In the current development of the Munich real estate market, prices for new-build apartments and houses reflect a clear differentiation between residential areas and property types. For example, the average price per square meter for new-build apartments in average residential locations is around EUR 10,100, while prices in good residential locations rise to an average of EUR 12,600 per square meter. These figures make it clear that the value of a property in Munich depends heavily on the quality of the residential location and that there are also clear price gradients within the city.
The housing market, on the other hand, is showing a positive price trend. The purchase price for houses rose by 2.84% year-on-year to EUR 10,252 per square meter. This figure reflects relative stability, although the quarterly analysis shows a slight decrease of 0.06% . For newly built semi-detached houses in medium to good residential locations, the price per square meter is up to 12,200 euros.
Regional differences within Munich
There are notable differences in the distribution of purchase price trends across Munich’s districts. A general decline in average purchase prices is reported between the end of 2022 and the middle of 2023, with purchase prices in Au-Haidhausen, Pasing-Obermenzing and Obergiesing each falling by around 5 % compared to the previous quarter. In the Berg am Laim and Schwabing-Freimann districts in particular, there was an increase in purchase prices compared to the previous quarter.
Short and long-term prospects
It is important to note that the figures presented are only snapshots of Munich’s dynamic real estate market. Long-term price trends in Munich are subject to a variety of factors, including economic conditions, the availability of new-build space, demographic developments and political conditions. Although a certain stabilization of prices can currently be observed, the longer-term forecast may deviate and should therefore be viewed in the context of broader economic developments.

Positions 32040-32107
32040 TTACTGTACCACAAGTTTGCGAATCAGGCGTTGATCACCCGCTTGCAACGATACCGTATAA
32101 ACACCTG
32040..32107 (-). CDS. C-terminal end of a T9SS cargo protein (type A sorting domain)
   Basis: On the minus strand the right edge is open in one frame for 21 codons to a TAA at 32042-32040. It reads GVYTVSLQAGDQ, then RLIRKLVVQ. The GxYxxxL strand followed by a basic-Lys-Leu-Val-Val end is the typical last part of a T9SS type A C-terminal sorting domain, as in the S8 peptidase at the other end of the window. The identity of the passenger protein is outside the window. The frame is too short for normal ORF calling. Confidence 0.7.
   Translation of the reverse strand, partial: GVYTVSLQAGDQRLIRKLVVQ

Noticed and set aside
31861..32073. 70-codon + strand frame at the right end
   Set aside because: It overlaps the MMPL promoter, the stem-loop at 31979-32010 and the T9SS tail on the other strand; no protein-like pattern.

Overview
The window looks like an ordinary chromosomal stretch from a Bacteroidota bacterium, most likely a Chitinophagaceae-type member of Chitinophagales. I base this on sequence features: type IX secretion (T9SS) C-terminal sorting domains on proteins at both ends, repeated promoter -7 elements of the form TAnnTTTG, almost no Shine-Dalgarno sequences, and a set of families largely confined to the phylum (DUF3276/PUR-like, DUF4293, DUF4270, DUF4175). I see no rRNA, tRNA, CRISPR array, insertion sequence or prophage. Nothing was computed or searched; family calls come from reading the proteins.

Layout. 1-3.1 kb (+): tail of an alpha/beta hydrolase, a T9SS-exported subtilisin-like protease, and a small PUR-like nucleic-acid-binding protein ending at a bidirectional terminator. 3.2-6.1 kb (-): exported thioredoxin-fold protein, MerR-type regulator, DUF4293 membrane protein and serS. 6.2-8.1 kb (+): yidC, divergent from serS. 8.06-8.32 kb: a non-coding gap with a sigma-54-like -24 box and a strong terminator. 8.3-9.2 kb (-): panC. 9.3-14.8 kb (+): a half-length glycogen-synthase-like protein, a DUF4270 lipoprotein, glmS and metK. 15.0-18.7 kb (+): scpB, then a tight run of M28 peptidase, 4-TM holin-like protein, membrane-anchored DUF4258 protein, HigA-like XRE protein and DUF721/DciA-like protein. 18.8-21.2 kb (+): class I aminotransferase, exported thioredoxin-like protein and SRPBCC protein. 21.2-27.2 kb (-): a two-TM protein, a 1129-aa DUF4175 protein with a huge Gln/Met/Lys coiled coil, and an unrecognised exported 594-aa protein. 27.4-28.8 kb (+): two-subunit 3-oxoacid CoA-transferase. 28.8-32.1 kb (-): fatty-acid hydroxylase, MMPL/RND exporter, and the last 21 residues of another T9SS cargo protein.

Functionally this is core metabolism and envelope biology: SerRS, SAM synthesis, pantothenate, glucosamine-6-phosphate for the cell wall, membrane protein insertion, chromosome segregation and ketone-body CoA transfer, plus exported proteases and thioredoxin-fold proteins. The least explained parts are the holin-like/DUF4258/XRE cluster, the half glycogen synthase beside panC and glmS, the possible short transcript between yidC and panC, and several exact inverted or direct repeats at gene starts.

Outlook for the Munich real estate market
In conclusion, the Munich real estate market remains highly dynamic and characterized by regional differences. The slight slowdown in prices may be a cautious signal for potential buyers to enter the market, although prices remain high compared to the national average. Developments in certain districts indicate that local factors such as infrastructure projects, demographic changes and the supply of available housing are decisive for pricing.
For investors and prospective tenants, this means that Munich remains an attractive and growth-oriented market despite the price corrections. Future price trends will continue to be closely linked to the overarching economic conditions and local construction dynamics. In view of the limited new construction and the continuously rising demand for housing, it is likely that the market will see strong demand in the long term.
A look into the future shows that residential space in Munich will continue to represent a stable investment. The importance of careful market research and strategic planning for success and satisfaction in real estate investments cannot be overestimated. Ultimately, it will be crucial for market players to observe trends, carefully weigh up risks and make far-sighted use of the opportunities arising from the city’s natural development.